Alquieva, one of the Great Lakes of Portugal, is nestled in the South-East of Portugal, and in one place, actually dissects the border with Spain
Surrounded by the gently undulating hills and friendly locals, it makes for a picturesque destination all year round. Add in some beautiful nearby villages and ancient fortified towns, and you have a very desirable summer getaway indeed.
Lake Alqueva is the largest man-made lake in Western Europe, so some form of powered transportation is a must if you want to get around. Thankfully, the Amieira Marina at the end of the ‘tick’ on the South-West part of the lake has you covered, with an enclave full of modest but pleasant boats of varying berths up to eight people. Life on these boats is not rushed one. At a maximum speed of 10 knots, these aren’t speedboats, but as the water has speed restrictions, for the most part, this isn’t particularly bothersome. It would also go against the ethos of complete relaxation that this sort of trip is meant to offer.
As we prepare to set off on the first day, the lake is clear and quiet with the only disturbances in the water being the gently bobbing bottles that the local fishermen use to prop up their lines in the open water. The stillness made for ideal conditions for our group of journalists, none of whom had ever driven a powered boat like this before.
We stocked up on food from the excellent ‘panoramic restaurant’ sitting atop the hill by the Amieira Marina, which provided us with a selection of locally sourced food to suit all palettes, with a varied menu to suit all tastes, from juicy steaks to the slightly out-there pigs trotters, though all food was excellent and vegetarians are catered for too. Local wine can also be provided; this part of Portugal is well known for its wine production so it is best to leave the duty-free alone at the airport and wait until you get to the marina itself or local towns to buy your tipple.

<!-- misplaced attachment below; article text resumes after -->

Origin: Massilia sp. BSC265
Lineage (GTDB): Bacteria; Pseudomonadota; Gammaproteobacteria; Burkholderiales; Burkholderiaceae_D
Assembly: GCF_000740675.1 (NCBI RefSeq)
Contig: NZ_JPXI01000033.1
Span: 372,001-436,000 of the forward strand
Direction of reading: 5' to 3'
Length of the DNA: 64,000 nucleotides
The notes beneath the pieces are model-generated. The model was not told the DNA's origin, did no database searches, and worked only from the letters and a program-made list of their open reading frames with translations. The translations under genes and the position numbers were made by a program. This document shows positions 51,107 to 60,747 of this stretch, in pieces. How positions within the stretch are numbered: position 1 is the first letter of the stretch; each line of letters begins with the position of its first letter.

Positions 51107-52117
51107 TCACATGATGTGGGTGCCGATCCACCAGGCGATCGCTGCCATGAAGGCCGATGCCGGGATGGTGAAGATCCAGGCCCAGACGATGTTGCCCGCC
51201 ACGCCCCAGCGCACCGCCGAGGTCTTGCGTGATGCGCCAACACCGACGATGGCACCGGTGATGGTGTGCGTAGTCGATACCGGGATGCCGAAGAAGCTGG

After some helpful instruction on the basics from a local who works at the Marina, we all set-off, nearly all of us going in the right direction. An easy to use and read GPS device is provided on all boats to show safe routes and a depth gauge tells if you are heading into too shallow waters. Even those who had never driven a car before acclimatised quickly to the steering and general controls of the boat.
Other useful provisions on the boat include a fully equipped kitchen with gas stove, a gas BBQ for the deck, radio with USB capabilities, and bicycles for getting around when you are on dry land. All boats are also lockable, so your belongings are safe when you disappear for your various escapades around the lake.
We were guided around the lake to see all of the notable towns in the vicinity, each providing its own unique character and attraction to any visitor, though a map is given to anybody who rents one of the boats and the routes around the lake are already built into the GPS to make it as easy as possible. Each of the villages and towns is worth a visit depending on the duration of your holiday, even if only for a coffee or a glass of wine. Every place bar none has some stunning architecture to take in. The most notable and memorable town on the trip for me was Monsaraz.